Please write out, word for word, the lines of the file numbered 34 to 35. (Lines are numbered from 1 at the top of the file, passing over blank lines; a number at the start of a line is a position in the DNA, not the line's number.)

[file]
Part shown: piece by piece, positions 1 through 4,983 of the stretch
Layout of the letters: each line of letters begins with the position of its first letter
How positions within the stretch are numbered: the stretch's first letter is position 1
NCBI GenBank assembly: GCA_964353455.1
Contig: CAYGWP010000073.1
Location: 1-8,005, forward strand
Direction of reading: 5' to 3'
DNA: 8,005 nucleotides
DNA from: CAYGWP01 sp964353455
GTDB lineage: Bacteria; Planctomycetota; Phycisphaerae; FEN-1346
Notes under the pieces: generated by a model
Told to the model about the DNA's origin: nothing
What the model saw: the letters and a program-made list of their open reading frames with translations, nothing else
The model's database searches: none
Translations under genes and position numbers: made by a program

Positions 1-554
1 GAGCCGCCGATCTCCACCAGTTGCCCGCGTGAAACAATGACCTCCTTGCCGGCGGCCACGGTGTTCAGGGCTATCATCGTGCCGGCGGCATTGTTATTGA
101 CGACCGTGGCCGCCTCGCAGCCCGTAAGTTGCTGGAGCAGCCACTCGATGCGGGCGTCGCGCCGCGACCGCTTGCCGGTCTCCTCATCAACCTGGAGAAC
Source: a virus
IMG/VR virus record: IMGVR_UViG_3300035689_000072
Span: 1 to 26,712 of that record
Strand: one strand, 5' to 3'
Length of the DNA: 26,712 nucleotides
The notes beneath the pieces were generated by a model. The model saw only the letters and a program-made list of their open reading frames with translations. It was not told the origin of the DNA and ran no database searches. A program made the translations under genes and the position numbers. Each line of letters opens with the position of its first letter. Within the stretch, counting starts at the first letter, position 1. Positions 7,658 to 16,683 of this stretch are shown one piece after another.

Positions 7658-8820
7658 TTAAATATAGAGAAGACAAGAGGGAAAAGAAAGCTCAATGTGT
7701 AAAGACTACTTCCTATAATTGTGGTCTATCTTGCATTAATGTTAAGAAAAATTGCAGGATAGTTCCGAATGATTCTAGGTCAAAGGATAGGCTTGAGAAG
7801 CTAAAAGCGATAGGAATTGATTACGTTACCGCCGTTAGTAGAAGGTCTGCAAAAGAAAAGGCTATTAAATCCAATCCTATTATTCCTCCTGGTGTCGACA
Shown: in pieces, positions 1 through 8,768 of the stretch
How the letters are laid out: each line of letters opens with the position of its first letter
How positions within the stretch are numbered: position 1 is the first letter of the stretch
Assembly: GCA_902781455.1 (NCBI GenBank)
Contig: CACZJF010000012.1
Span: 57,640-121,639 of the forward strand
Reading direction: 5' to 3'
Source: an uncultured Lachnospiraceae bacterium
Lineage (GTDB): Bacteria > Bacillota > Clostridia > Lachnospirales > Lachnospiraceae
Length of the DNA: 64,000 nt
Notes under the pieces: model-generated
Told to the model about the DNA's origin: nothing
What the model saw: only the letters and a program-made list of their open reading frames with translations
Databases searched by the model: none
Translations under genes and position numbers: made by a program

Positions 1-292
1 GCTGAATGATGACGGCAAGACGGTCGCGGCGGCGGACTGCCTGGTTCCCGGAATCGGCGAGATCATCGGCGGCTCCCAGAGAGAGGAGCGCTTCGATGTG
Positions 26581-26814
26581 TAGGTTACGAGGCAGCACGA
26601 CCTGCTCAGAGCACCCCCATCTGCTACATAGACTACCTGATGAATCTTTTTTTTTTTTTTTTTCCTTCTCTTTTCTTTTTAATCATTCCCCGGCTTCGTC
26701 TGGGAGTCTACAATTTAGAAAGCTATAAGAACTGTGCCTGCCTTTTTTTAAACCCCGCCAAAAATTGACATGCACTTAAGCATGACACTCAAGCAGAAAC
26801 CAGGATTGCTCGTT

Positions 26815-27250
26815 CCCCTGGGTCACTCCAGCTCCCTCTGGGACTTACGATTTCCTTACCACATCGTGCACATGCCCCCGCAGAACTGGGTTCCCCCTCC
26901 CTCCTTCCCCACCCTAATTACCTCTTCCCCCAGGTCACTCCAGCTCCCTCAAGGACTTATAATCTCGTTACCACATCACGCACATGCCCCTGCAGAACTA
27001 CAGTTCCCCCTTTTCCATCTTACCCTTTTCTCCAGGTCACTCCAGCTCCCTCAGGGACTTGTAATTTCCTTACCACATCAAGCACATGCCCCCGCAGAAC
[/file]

Span: 57,640-121,639 of the forward strand
Reading direction: 5' to 3'